On Future Tense Today on MPR

My interview with Jon Gordon regarding my announcement that Technology Evangelist was going to be Don Imus’ replacement is now life:

When is it OK for a blogger to pull a fast one?

Blogger and podcaster Ed Kohler wrote on his Technology Evangelist site last week that he’d been named temporary replacement for radio host Don Imus, who was fired by CBS and MSNBC after a racial slur. Some people recognized the story as a joke, but others across the Internet bought it. Afterall, the Technology Evangelist blog and podcast present technology news and analysis in a straightforward manner — they’re not known for pranks. Kohler describes the hoax as a late April fool’s joke.

It played this morning a little after 8am on MPR. For Canadians in the audience, I believe it plays later today on As it Happens. Or, just click on the above link to get to an MP3 version could can listen to over and over again on your iPod.

Check tomorrow’s Pioneer Press for a story about Twitter. According to Julio Ojeda-Zapata, Ben of BenCredible.com and I are in it. He should know, since he wrote the piece.

10 thoughts on “On Future Tense Today on MPR”

  1. I personally don’t care what you do and I don’t read TE but I agree that if TE is truly “influential” you should be concerned with what you post there.

    My site sucks and it’s only influential in pissing people off so it doesn’t matter what I do 😉

  2. Oh, Bill’s a crybaby too? Go in the corner with Scoble. Of course TE is concerned with what they post and if their readership can’t handle a joke they can go read something that’s more sanitized for people that don’t think. This is a story IMHO created not because TE pulled a prank but more because a couple other people were crybabies about it.

  3. No Aaron, I’m not a crybaby. Please don’t think your shit doesn’t stink — it does — like garlic and cheese.

    I was simply making the point that if a website is truly “influential” that it shouldn’t be making stuff up for no reason unless it wants to alter its status.

  4. I though I might offer my thoughts on this–
    Put me in the crybaby column. I’ve never been a fan of pranks, even calendar-approved April Fools ones. By their very definition, pranks are a bit of a power (knowledge) play over the less fortunate, often involving a position of playing (betraying) against a trust (gullibility). Not fun, especially if they are not explained seconds after being played.

    In the online world, it is the whole reason smiley emoticons were invented, which is to help people to see the intent of the online writer when words alone were not cutting it.

    Harking back to your prior teachers-should-blog posting–recall that several posters cautioned against mixing personal and professional postings into the same blog–the prank/situation you have perpetrated would have been better served for a few laughs on your personal blog and not done on your professional blog.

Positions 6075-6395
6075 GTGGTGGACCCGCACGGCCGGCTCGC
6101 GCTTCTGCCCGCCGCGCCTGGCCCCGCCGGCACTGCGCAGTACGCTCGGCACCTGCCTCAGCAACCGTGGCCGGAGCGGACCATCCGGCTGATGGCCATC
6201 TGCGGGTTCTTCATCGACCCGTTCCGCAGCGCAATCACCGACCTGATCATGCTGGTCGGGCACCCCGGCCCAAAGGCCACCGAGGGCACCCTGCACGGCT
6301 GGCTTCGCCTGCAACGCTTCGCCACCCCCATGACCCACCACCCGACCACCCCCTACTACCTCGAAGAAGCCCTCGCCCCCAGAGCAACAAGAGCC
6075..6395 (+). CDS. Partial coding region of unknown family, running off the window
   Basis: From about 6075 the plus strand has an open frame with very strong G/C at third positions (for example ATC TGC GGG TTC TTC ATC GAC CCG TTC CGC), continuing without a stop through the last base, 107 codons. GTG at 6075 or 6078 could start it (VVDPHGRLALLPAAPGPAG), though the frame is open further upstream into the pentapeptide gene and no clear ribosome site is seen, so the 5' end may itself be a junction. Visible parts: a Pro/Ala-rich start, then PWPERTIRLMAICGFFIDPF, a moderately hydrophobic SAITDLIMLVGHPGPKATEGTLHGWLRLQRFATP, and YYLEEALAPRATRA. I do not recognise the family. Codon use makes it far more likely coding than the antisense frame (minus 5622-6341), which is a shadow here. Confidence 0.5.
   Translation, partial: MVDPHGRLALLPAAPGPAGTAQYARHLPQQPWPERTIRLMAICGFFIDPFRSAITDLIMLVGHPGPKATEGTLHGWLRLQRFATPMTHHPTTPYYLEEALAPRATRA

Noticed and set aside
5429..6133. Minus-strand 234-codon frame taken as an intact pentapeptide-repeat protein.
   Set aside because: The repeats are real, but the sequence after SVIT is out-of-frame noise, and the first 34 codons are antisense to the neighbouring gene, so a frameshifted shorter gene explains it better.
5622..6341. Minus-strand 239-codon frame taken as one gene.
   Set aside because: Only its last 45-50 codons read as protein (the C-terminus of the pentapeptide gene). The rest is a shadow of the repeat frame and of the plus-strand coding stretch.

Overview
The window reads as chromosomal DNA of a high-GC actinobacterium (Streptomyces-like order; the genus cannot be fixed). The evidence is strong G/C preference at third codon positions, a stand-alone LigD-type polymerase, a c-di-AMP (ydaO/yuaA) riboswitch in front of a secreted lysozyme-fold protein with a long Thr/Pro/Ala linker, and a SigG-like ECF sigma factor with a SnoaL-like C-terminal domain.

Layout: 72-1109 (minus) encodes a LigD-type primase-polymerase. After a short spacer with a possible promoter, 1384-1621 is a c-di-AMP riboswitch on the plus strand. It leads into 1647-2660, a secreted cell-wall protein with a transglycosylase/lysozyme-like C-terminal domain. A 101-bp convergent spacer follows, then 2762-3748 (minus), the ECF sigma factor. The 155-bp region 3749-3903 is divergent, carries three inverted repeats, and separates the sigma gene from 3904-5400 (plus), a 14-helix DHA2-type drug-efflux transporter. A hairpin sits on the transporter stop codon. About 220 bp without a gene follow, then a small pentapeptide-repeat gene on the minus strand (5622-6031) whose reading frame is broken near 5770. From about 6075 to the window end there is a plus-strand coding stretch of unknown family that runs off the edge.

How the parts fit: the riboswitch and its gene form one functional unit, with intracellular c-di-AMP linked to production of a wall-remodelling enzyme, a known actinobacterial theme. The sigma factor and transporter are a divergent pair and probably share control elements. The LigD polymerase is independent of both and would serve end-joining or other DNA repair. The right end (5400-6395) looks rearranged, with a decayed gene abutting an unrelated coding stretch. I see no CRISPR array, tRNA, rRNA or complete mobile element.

You probably got some extra hits with your prank, but cost yourself some credibility points on your existing audience in the process…and it is not quite the same as the ‘all publicity is good publicity’ that creates the paparazzi market for celebrities. You are selling more than your website, you are selling the information of your website, which you have now undercut.

    I would recommend a simple mea culpa to your TE readers with a promise of the lesson learned. People are forgiving, as long as you admit you have learned from it.

    Just my two cents and honest advice as a friend and reader, best wishes–TCBB, Mike

  5. Bill, I think it comes down to how I measure success. If I manage to grow an audience by being myself, that’s ideal, since it’s easier to be myself than anyone else. If I use traditional journalism as my measure, I probably wouldn’t do things the way I do in many ways, including stunts like this and mixing commentary with reporting.

    Had Scoble taken his own advice on credible journalism, he probably wouldn’t have written about the story, or would have covered it as a joke:

    The irritant of the non-credible journalists « Scobleizer – Tech Geek Blogger

    We need to be vigilant against bad journalism. Here’s a hint: when you see a story about a company and that story doesn’t even attempt to get that company’s point of view, then it probably is a non-credible journalist writing it. All credible journalists will get at least three sources to every story and will try to remain objective and impartial.

    Here’s another hint: when a story or a blogger doesn’t link to anything outside of his/her article.

    I don’t mean to beat up on Scoble. He took the bait, so perhaps lost some cred. with his audience short-term, just like I may have with others who perhaps took the bait.

    Factual and influential don’t necessarily coincide. Just look at Bill O’Reilly.

  6. Bill, I think it comes down to how I measure success. If I manage to grow an audience by being myself, that’s ideal, since it’s easier to be myself than anyone else. If I use traditional journalism as my measure, I probably wouldn’t do things the way I do in many ways, including stunts like this and mixing commentary with reporting.

    Ed, good enough for me. Thanks 🙂

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